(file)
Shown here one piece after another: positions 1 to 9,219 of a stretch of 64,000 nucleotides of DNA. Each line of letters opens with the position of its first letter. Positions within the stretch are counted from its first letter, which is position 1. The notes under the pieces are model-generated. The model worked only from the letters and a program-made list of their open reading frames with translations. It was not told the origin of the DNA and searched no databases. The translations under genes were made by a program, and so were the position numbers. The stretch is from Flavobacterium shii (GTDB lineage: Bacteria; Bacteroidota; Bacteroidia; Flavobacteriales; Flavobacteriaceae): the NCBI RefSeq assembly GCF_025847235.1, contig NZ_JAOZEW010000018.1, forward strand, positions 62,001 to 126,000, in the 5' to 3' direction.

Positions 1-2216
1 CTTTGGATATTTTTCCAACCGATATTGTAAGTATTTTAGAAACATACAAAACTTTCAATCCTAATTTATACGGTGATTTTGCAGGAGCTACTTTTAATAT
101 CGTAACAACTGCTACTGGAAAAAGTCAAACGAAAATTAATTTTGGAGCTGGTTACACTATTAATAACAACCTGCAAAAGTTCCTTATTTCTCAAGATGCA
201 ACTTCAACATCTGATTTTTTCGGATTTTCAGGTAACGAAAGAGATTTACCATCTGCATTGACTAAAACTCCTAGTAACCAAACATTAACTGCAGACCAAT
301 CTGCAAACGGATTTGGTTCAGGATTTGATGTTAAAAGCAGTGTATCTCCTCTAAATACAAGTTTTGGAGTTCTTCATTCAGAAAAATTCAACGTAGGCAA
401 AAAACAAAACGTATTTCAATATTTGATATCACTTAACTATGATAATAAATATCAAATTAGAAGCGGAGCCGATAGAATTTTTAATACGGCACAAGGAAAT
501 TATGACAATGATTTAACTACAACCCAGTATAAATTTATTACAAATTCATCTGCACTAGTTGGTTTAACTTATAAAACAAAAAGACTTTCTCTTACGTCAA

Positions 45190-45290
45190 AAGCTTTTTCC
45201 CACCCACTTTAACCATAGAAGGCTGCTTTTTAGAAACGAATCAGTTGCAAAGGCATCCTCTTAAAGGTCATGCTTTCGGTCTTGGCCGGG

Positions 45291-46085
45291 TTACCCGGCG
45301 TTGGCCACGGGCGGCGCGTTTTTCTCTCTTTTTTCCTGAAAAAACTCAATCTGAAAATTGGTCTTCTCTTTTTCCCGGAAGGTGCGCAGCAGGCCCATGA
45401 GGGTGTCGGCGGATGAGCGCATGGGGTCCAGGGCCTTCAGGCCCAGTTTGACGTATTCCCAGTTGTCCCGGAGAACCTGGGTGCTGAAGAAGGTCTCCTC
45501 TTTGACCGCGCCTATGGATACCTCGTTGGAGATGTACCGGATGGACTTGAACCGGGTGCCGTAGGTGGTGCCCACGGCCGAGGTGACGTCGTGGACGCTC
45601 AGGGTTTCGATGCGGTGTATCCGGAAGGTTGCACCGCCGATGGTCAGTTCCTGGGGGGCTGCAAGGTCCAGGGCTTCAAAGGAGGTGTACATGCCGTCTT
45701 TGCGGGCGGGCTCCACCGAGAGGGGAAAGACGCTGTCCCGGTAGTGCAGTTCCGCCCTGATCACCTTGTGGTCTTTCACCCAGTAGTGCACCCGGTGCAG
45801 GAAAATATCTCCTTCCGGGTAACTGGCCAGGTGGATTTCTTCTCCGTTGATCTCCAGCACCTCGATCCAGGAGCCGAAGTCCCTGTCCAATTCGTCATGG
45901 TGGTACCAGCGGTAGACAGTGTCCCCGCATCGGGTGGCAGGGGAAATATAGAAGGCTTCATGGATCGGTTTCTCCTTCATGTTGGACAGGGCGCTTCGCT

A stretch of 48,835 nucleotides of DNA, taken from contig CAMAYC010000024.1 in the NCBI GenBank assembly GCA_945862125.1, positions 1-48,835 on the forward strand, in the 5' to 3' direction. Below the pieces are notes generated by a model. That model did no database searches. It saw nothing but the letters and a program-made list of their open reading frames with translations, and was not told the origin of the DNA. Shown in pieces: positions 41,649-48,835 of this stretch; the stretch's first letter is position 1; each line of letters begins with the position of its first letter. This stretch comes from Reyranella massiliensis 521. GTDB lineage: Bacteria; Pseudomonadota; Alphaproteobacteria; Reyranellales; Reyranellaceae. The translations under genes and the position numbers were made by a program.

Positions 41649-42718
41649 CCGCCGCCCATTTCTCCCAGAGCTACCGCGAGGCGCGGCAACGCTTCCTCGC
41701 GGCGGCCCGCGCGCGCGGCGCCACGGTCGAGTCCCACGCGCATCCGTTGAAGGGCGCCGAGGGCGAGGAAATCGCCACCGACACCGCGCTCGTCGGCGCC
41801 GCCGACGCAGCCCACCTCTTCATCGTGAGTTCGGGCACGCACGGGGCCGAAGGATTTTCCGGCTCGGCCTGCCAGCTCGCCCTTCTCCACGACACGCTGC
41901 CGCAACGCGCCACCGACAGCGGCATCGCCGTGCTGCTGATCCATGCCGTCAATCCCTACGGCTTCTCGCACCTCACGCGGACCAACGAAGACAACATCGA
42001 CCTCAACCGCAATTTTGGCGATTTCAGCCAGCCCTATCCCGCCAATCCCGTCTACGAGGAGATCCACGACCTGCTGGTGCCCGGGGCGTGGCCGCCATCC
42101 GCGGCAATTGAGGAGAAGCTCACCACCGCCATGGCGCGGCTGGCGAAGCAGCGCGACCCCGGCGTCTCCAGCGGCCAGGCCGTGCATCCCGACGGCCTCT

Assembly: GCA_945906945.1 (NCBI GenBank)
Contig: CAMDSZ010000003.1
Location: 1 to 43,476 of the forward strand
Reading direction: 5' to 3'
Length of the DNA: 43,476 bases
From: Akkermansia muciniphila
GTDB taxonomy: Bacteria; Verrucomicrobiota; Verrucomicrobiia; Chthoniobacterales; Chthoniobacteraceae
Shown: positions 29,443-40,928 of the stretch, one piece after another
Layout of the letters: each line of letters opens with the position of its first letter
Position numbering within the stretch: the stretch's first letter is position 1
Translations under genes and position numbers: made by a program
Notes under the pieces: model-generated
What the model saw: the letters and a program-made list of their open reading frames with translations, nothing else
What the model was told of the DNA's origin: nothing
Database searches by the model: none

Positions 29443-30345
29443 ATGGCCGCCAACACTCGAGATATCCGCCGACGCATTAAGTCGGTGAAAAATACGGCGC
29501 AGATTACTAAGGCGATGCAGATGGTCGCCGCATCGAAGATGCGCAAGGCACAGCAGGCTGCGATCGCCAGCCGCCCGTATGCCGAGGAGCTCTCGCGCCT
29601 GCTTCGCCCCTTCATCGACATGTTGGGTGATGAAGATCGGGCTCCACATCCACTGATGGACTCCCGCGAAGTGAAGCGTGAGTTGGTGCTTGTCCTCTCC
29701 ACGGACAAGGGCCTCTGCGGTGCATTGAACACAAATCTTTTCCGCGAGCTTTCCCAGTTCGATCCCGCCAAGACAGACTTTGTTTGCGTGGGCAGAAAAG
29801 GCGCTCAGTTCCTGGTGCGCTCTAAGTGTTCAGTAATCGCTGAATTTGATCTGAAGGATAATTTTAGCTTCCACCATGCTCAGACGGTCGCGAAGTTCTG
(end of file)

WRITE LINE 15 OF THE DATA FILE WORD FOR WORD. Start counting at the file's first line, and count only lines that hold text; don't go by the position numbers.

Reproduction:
45401 GGGTGTCGGCGGATGAGCGCATGGGGTCCAGGGCCTTCAGGCCCAGTTTGACGTATTCCCAGTTGTCCCGGAGAACCTGGGTGCTGAAGAAGGTCTCCTC